Lawmaker questions consistency in crackdown on unpaid interns
Earlier in April, the Labor Department announced it would crack down on firms that failed to pay interns in accordance with the 1938 Fair Labor Standards Act. "If the administration insists on pushing these requirements on private firms, it raises the question of whether the administration intends to simultaneously ensure governmentwide compliance with FLSA both in federal agencies and the White House," wrote Rep. Darrell Issa, R-Calif., in an April 12 letter to President Obama.
Under FLSA, internships can be unpaid if six conditions are met, including: Participants are not used as substitutes for paid employees, and if the programs are "for the benefit of the trainees," comparable to vocational or educational instruction, and give the employer no immediate advantage.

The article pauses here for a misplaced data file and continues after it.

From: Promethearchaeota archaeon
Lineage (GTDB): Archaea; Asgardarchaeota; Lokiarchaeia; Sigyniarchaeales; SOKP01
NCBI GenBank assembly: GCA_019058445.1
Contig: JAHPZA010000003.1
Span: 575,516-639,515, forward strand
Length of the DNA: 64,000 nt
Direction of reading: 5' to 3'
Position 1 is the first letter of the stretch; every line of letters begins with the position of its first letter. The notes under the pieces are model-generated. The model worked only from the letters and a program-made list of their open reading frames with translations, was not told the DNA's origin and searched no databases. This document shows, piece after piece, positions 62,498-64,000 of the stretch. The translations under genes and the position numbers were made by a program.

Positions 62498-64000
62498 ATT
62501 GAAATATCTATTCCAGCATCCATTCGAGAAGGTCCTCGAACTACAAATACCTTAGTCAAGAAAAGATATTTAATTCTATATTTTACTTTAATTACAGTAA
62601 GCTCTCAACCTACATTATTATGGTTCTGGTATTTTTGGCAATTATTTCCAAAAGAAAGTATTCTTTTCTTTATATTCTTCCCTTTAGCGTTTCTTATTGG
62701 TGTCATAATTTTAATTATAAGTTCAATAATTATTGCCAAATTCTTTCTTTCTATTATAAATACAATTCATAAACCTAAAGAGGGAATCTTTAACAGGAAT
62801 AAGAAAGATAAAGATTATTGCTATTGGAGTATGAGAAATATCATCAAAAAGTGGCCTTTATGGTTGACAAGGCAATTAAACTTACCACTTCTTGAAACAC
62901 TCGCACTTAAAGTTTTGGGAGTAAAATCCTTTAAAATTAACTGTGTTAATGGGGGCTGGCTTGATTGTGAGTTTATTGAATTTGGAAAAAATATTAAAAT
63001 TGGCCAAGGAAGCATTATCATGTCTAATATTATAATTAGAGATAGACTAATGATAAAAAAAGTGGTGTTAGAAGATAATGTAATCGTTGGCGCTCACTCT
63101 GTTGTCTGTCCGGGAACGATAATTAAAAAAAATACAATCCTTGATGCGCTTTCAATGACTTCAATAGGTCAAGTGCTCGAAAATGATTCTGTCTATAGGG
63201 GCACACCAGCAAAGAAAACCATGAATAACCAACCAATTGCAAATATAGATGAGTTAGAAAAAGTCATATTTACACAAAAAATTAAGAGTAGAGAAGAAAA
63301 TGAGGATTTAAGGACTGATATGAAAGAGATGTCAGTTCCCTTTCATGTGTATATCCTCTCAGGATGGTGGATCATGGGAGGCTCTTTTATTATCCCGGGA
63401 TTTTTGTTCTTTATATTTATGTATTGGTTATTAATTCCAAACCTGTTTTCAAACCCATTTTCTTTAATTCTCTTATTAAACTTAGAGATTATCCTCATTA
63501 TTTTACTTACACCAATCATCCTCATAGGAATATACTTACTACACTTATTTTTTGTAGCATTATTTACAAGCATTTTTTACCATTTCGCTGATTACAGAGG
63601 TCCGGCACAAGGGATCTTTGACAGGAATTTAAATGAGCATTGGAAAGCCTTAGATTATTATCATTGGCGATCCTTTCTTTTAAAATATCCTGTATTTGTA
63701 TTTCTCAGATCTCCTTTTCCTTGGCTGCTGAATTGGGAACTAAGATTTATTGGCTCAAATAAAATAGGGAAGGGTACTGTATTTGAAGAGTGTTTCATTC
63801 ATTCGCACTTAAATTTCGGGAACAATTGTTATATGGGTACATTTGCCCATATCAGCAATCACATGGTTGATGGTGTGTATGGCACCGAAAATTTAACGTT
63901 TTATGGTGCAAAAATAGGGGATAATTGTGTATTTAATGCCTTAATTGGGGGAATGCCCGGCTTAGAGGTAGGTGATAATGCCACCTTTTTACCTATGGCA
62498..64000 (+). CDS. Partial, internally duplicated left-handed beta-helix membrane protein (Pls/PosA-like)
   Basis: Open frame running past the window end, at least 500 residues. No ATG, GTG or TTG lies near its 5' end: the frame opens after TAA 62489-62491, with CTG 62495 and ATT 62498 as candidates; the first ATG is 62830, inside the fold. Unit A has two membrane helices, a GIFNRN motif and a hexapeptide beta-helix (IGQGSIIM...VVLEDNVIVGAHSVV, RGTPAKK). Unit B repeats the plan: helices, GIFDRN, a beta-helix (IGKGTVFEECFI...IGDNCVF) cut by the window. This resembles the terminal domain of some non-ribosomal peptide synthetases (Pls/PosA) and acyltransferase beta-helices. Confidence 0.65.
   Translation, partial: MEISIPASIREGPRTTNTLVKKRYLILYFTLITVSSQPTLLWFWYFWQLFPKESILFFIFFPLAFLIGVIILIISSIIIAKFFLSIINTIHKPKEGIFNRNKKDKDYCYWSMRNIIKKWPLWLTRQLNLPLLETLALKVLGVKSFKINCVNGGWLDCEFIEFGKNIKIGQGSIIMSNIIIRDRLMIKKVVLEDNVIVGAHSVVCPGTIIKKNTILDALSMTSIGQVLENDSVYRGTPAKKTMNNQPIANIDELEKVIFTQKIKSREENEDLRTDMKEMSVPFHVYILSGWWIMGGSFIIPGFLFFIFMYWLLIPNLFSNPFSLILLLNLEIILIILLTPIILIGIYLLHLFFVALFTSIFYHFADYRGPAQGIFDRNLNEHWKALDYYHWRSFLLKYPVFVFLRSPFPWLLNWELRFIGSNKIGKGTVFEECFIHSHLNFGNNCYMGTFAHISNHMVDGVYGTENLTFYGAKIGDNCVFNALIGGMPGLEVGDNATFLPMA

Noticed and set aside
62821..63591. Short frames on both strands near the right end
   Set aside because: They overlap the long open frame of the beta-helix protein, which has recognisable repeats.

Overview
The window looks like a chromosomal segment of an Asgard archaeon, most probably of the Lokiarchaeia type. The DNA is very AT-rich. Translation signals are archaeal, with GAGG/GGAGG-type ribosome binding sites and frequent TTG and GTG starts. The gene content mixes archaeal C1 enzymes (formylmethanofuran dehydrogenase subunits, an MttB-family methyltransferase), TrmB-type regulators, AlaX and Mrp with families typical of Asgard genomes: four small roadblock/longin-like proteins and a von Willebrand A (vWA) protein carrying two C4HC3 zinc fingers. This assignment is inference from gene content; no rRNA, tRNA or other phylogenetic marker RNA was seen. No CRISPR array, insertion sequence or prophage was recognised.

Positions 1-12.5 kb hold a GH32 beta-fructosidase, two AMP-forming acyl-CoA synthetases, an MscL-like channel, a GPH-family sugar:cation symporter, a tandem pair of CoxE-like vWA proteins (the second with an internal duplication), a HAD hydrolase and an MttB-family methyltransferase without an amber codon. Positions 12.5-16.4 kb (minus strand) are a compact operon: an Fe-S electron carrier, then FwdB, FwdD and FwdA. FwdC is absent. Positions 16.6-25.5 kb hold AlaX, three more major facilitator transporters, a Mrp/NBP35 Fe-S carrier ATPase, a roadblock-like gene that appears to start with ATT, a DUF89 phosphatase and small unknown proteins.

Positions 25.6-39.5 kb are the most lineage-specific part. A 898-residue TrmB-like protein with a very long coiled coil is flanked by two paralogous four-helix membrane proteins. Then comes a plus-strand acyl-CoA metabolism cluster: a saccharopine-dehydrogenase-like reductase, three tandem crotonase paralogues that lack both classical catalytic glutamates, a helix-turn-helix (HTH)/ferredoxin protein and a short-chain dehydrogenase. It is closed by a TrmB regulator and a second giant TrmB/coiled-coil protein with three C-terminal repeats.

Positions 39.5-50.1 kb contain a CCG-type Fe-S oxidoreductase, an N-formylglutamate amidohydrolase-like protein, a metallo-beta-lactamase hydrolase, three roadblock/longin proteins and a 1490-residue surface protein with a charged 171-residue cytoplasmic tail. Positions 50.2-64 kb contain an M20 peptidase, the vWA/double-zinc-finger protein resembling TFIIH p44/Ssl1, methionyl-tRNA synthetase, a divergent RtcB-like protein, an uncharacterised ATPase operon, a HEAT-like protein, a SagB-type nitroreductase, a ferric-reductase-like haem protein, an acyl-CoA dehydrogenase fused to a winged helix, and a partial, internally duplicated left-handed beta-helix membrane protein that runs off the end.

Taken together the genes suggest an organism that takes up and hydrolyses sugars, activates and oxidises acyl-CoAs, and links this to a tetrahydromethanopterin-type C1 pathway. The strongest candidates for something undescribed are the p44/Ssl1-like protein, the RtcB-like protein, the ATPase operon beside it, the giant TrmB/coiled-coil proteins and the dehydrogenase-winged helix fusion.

According to the White House Web site, its three- to four-month internships are unpaid positions and "applicants should expect to work at least Monday-Friday, 9:00 a.m.-6:00 p.m." The FAQ section of the site says "the White House Internship Program is highly competitive and we are experiencing great enthusiasm this year."
There is a statutory provision for unpaid internships in the federal government -- as long as interns are students, said John Palguta, vice president of the Partnership for Public Service, a nonprofit group interested in workforce issues. The White House Internship Program is "a different animal" because it welcomes non-students on board, Palguta said.
Issa called on the White House to detail how many unpaid interns and volunteers it had this year and outline whether its internships meet FLSA criteria for unpaid positions. He also asked the White House to calculate the potential liability it has incurred since 2005 for any failure to pay minimum wages to interns.
The White House did not respond to a request for comment and the Office of Personnel Management could not be reached immediately.
Alyssa Rosenberg contributed to this report.